Thank god jobs losses aren't increasing.

Yeah, but recently there were many more banks failing per week (in fact, I think one Friday alone recently, 4 banks failed on that single day) so GREEN SHOOTS. :lol:

What with the FDIC being one more example of 'creative accounting and funny money' one wonders how much longer they can keep up the charade that fiat money is actually worth something.

I wonder are we seeing signs of those in the know dumping cash for assets, in the recent 'recovery' in commodities and equities?

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A little follow on from the initial poster:

Foreign banks can't save everyone

A big Spanish bank bought the remains of failed Texas thrift Guaranty. But most overseas giants have their own problems.

NEW YORK (Fortune) -- Foreign banks are starting to nibble at America's failed-bank buffet. But don't expect them to clean it out.

Spain's Banco Bilbao Vizcaya Argentaria (BBV) has emerged as the winning bidder for the remains of Texas thrift Guaranty Financial Group (GFG).

Guaranty was seized by federal regulators late Friday. With $13 billion in assets, Guaranty is the third-biggest bank failure of 2009 and tied for the 11th-largest ever.

The arrangement makes BBVA the first overseas-based bank to buy a troubled institution this year from the Federal Deposit Insurance Corp. It may not be the last, given that dozens of additional failures are expected over the next year.

Even so, a big wave of foreign bank investments probably isn't on the horizon, given the problems most of those institutions are dealing with at home and the poor results many have reported on previous forays into the U.S. market.

"The Europeans are suffering from the same problems as we are," said Robert DeYoung, a finance professor at the University of Kansas business school. "Everyone is trying to recapitalize, which means less money for expansion."

BBVA is based in the northern Spanish port city of Bilbao, but it already operates the fourth-biggest banking chain in Texas, by deposits, following a series of Lone Star state acquisitions at mid-decade. BBVA followed up those deals with the acquisition of Alabama-based Compass Bancshares in 2007 for $9.1 billion.

Guaranty, which operates more than 150 branches in Texas and California, would fit in perfectly with BBVA's so-called retail footprint -- a factor that DeYoung says is one of the leading drivers of bankers' decision making.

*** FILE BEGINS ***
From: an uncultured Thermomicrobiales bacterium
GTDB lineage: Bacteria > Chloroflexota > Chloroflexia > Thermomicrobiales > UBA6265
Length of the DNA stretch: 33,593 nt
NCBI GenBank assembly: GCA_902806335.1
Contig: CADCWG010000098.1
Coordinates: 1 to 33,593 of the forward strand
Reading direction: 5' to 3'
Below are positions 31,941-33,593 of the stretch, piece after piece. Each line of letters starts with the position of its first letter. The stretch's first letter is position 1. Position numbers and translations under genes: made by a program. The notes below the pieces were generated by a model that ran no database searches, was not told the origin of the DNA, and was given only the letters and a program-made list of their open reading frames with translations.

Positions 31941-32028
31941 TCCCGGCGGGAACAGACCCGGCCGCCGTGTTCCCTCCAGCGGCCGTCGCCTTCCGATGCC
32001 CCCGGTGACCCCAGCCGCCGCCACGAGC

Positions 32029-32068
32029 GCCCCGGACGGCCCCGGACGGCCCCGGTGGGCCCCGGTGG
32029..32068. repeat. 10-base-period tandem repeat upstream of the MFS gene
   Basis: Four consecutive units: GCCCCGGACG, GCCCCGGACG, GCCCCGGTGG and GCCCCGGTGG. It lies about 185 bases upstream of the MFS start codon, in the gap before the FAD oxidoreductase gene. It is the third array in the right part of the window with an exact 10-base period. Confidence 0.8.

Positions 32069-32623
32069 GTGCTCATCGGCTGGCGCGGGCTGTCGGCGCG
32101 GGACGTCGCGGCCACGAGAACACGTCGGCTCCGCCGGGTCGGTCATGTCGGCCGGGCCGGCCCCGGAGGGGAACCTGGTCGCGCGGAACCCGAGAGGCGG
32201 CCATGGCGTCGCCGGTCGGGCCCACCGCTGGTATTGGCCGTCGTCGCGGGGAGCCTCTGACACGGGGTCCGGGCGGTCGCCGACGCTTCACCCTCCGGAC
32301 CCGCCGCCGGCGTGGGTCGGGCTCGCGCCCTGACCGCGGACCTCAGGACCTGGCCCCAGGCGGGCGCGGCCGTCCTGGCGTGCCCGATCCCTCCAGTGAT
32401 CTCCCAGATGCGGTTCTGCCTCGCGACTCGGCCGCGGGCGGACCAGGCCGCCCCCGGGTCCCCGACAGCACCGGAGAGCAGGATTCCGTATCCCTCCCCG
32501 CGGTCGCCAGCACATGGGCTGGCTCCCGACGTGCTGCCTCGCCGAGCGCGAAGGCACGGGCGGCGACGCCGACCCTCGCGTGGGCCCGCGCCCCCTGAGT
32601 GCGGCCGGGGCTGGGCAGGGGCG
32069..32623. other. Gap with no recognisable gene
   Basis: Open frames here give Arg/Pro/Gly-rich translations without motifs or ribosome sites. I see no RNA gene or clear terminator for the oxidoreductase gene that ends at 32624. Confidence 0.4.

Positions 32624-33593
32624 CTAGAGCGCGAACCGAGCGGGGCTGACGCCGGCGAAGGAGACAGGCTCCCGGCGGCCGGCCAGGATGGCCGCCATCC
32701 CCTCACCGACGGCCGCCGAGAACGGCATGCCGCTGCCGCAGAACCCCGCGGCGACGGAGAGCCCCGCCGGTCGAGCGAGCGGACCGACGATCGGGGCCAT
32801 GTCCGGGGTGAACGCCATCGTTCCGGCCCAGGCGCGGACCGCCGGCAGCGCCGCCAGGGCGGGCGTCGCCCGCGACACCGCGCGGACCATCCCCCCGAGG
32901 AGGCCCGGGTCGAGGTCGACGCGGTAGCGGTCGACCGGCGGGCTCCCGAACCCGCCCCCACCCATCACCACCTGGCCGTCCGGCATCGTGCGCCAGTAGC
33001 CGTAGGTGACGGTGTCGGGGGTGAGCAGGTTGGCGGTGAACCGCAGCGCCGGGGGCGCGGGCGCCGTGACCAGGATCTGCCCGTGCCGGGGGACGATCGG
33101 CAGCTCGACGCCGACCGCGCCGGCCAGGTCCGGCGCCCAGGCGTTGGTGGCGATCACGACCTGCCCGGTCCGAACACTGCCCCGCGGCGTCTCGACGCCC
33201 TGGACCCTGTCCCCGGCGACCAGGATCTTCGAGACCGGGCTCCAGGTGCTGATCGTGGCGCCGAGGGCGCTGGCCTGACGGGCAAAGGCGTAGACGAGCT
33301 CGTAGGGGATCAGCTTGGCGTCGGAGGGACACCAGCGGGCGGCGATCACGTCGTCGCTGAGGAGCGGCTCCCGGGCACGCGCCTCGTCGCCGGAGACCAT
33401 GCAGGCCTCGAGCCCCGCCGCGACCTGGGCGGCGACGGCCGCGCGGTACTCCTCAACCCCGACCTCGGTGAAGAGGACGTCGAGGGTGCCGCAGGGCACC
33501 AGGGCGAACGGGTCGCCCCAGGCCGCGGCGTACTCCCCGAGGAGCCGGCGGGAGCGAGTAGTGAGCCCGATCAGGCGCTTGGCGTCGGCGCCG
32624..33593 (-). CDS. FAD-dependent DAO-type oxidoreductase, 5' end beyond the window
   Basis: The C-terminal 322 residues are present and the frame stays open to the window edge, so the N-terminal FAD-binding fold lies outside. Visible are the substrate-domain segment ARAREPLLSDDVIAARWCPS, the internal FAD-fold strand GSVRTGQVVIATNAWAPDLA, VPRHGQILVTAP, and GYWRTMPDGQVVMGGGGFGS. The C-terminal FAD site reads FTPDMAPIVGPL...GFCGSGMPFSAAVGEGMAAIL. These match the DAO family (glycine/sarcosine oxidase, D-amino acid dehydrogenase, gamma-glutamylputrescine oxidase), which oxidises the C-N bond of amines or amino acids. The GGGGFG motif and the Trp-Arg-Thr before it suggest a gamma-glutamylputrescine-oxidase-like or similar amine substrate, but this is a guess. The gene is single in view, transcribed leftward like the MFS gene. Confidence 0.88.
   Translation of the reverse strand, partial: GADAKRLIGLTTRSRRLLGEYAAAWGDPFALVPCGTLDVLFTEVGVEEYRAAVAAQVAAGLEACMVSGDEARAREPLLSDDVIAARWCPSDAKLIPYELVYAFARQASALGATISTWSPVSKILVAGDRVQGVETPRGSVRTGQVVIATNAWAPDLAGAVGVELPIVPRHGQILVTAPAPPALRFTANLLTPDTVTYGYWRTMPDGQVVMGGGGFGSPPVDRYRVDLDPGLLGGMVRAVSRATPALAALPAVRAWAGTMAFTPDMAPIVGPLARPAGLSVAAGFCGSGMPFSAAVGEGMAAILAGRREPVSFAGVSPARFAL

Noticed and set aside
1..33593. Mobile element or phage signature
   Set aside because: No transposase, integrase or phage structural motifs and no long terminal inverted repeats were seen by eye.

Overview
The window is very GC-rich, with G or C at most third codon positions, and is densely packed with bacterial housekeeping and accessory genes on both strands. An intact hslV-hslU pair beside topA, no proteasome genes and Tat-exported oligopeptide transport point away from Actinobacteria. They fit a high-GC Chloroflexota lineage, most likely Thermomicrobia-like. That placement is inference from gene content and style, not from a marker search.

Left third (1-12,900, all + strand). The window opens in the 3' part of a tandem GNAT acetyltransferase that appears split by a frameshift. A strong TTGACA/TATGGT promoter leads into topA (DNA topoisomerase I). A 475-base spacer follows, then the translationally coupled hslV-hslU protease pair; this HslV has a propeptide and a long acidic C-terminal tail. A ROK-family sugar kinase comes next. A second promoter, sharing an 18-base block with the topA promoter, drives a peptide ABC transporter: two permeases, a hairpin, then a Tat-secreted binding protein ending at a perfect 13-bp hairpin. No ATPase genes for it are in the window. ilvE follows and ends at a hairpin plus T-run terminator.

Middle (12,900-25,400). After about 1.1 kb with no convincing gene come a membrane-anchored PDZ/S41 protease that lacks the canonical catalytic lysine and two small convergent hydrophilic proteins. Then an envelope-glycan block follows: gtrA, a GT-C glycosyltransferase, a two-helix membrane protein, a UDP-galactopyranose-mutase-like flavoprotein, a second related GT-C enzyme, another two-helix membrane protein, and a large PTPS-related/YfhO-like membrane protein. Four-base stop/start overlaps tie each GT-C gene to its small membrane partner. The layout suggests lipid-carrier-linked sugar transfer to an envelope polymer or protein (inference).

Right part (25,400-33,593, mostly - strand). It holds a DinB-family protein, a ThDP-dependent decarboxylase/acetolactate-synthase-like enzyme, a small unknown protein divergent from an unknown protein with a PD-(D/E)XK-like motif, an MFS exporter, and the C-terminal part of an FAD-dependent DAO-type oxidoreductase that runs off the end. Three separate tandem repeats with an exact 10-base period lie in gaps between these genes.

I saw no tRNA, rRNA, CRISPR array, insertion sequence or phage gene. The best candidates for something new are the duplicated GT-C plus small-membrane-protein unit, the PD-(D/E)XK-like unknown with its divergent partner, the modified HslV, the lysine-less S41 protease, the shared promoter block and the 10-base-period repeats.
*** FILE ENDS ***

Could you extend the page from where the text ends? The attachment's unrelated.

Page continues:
"Geography matters a lot in banking, because acquiring retail deposits is a cheap way to grow," he said. "A lot of these banks have niche markets, and this is a way to add to that."

BBVA isn't the only foreign bank dipping a toe in the failed bank waters. The TD Bank unit of Toronto Dominion (TD) bid in May for failed Florida thrift BankUnited but lost out to a private equity group led by former NorthFork Bank chief John Kanas.

A number of other big foreign banks have significant U.S. operations. BBVA's Spanish rival Santander (STD) bought Pennsylvania's Sovereign Bank this year, and Britain's HSBC (HBC) owns more than 400 branches, mostly in New York.

But while the big foreign banks clearly have the scale to handle acquisitions, their impact probably will be muted by their own problems and the mixed results of earlier investments here.

In Spain, for instance, unemployment is running well into the double digits and house prices are falling. While Spanish banks have been lauded for their conservative loan loss reserve policies, further declines in property prices -- and defaults by property developers who have been big borrowers -- could expose the likes of Santander and BBVA to damaging losses.

Meanwhile, foreign owners of U.S. banks haven't been universally pleased with the returns their investments have brought in. Royal Bank of Canada (RY), which operates 442 branches in the Southeast, posted a $142 million loss last year in its international banking operations, which are mainly U.S.-focused.

"Our U.S. banking operations have been significantly impacted by the ongoing stress in the U.S. housing market and the weakening U.S. economy," CEO Gordon Nixon told shareholders in February. "It has been the weakest of all of our businesses."

The Guaranty deal comes as the FDIC, facing mounting bank failures in the wake of a massive housing bubble, seeks to draw new capital into the banking system.

Most failed banks are sold, in whole or in part, to domestic banking institutions. But with 77 banks having failed in 2009 and dozens more expected to collapse, regulators are preparing for an onslaught of nontraditional buyers -- notably leveraged buyout firms and other private investors.

The FDIC is expected to rule next week on the terms under which buyers outside the banking system may operate banks.

"The private equity talk tells you how serious the situation is," said DeYoung. "That's really a symptom of how desperate the regulators are to find buyers."

http://money.cnn.com/2009/08/21/news/compa...sion=2009082119